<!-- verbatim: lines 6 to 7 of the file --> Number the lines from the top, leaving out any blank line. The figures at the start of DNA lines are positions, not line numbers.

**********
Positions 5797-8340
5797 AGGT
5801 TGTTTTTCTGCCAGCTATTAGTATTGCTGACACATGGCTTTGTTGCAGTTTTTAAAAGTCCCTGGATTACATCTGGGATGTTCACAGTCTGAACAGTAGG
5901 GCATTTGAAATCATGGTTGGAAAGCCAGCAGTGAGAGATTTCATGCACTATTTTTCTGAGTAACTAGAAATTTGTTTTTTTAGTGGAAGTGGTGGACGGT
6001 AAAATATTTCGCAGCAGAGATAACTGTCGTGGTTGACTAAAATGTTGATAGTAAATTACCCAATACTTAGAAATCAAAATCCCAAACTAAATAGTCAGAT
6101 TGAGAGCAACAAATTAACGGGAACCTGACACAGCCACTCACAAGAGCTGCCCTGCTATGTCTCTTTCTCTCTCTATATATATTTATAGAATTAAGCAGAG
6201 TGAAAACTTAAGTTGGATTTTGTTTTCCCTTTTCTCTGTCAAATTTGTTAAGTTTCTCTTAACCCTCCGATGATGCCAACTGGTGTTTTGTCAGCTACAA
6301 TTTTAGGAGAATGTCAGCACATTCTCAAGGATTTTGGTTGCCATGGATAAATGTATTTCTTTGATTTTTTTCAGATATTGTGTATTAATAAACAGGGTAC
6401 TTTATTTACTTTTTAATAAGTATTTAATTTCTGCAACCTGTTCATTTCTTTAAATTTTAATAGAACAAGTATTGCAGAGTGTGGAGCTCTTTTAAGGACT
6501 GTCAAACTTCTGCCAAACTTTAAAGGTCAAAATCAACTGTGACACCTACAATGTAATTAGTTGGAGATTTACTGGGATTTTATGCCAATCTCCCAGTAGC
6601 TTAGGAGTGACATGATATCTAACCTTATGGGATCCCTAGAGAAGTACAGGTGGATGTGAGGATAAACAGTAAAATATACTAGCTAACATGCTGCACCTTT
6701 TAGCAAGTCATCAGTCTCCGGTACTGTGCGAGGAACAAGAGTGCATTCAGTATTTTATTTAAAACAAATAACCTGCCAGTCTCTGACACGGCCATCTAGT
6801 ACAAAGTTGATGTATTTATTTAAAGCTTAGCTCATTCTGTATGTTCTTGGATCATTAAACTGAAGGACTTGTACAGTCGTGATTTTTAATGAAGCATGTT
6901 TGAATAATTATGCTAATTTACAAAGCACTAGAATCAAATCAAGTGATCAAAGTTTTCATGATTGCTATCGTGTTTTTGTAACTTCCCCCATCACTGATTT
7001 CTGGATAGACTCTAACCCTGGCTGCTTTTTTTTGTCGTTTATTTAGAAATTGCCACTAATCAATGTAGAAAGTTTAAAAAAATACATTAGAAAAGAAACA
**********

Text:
6101 TGAGAGCAACAAATTAACGGGAACCTGACACAGCCACTCACAAGAGCTGCCCTGCTATGTCTCTTTCTCTCTCTATATATATTTATAGAATTAAGCAGAG
6201 TGAAAACTTAAGTTGGATTTTGTTTTCCCTTTTCTCTGTCAAATTTGTTAAGTTTCTCTTAACCCTCCGATGATGCCAACTGGTGTTTTGTCAGCTACAA